Category Archives: Vibration

Resistive Vibration Exercise May Reduce Bone Loss During Bed Rest in Men


Resistive vibration exercise attenuates bone and muscle atrophy in 56 days of bed rest: biochemical markers of bone metabolism.

During and after prolonged bed rest, changes in bone metabolic markers occur within 3 days. Resistive vibration exercise during bed rest impedes bone loss and restricts increases in bone resorption markers whilst increasing bone formation. To investigate the effectiveness of a resistive vibration exercise (RVE) countermeasure during prolonged bed rest using serum markers of bone metabolism and whole-body dual X-ray absorptiometry (DXA) as endpoints.
Twenty healthy male subjects underwent 8 weeks of bed rest with 12 months follow-up. Ten subjects performed RVE. Blood drawings and DXA measures were conducted regularly during and after bed rest.
Bone resorption increased in the CTRL group with a less severe increase in the RVE group (p = 0.0004). Bone formation markers increased in the RVE group but decreased marginally in the CTRL group (p < 0.0001). At the end of bed rest, the CTRL group showed significant loss in leg bone mass (-1.8(0.9)%, p = 0.042) whereas the RVE group did not (-0.7(0.8)%, p = 0.405) although the difference between the groups was not significant (p = 0.12).
The results suggest the countermeasure restricts increases in bone resorption, increased bone formation, and reduced bone loss during bed rest.

Armbrecht G, Belavý DL, Gast U, Bongrazio M…
Osteoporos Int Apr 2010
PMID: 19536451

A Positive Study on Vibration With or Without Exercise


Whole-body vibration effects on bone mineral density in women with or without resistance training.

Whole-body vibration exposure may translate into improved bone mass in young adult women. The primary focus of this study was to examine the effects of graded whole-body vibration or vibration exposure plus resistance training on bone mineral density (BMD), hematological measures for bone remodeling, and exercise metabolism in young women.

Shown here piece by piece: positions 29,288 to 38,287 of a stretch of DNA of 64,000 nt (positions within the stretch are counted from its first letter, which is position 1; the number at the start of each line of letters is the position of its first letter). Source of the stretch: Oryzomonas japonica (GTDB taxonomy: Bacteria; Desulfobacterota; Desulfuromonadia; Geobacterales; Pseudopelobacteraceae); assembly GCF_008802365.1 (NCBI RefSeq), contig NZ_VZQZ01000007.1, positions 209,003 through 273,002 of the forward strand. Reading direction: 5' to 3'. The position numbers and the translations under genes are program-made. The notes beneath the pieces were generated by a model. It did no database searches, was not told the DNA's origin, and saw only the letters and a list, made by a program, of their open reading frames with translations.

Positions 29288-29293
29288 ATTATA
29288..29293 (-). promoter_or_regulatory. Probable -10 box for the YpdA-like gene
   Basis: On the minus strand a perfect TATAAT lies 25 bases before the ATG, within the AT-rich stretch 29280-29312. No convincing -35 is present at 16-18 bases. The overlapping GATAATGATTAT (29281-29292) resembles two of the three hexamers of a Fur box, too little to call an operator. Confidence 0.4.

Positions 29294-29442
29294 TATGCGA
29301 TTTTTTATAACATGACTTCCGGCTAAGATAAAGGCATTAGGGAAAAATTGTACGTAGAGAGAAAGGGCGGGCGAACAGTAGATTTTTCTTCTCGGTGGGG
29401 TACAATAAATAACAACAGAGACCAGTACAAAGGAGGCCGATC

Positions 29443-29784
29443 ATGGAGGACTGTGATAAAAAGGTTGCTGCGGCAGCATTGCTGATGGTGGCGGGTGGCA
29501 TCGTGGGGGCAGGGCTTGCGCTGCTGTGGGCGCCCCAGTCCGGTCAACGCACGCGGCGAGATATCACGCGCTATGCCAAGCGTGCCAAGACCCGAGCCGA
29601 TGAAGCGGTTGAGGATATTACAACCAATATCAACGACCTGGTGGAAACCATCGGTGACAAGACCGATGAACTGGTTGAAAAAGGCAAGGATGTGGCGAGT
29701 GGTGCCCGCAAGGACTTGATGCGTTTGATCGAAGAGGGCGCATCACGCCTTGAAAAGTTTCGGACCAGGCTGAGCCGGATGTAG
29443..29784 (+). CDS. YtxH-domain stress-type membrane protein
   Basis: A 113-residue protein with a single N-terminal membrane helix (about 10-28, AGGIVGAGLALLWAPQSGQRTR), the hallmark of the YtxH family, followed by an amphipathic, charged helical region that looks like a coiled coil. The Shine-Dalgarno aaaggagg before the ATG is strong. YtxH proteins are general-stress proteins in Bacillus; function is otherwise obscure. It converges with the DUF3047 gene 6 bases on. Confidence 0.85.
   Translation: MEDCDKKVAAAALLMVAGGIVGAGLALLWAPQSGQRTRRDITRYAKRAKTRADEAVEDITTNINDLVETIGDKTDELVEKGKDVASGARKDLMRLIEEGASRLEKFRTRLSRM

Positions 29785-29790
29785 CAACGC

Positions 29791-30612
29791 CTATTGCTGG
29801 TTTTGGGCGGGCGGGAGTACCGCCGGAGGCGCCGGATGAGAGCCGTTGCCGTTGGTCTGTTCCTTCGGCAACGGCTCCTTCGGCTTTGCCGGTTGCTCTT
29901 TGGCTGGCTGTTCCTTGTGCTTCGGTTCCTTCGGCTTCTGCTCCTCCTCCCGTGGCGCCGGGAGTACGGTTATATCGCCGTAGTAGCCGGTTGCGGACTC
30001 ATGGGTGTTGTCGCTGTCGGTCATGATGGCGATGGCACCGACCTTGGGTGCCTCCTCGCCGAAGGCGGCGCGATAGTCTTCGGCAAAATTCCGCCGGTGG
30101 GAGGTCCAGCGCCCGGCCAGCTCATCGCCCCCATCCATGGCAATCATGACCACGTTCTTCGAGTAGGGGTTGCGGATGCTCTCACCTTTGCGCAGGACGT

There were 51 healthy active women [mean (SD) age, 21.02 (3.39) yr; height, 165.66 (6.73) cm; body mass 66.54 (13.39) kg] who participated in the intervention. Subjects were randomly assigned to whole-body vibration (WBV), whole-body vibration plus resistance training (WBV+RT), or control (CONT) groups for 16 wk.
A repeated-measure ANOVA found no significant (P < 0.05) group differences in BMD at the completion of 16 wk. A significant within group change was apparent for the WBV (2.7% femoral neck) and WBV+RT (femoral neck 1.9%; vertebra 0.98%). WBV and WBV+RT experienced a significant (P < 0.05) 60% and 58% increase in adiponectin, 48% and 30% in transforming growth factor-beta1, and 17% and 34% in nitric oxide with an accompanying 50% and 36% decrease in osteopontin, 19% and 34% in interleukin-1beta, and 38% and 39% in tumor necrosis factor-alpha.
The results indicate graded whole-body vibration exposure may be effective in improving BMD by increasing bone deposition while also decreasing bone resorption. Whole-body vibration may also provide an efficient stratagem for young women to achieve peak bone mass and help stave off osteoporosis later in life and provide a novel form of physical training.

Humphries B, Fenning A, Dugan E, Guinane J…
Aviat Space Environ Med Dec 2009
PMID: 20027849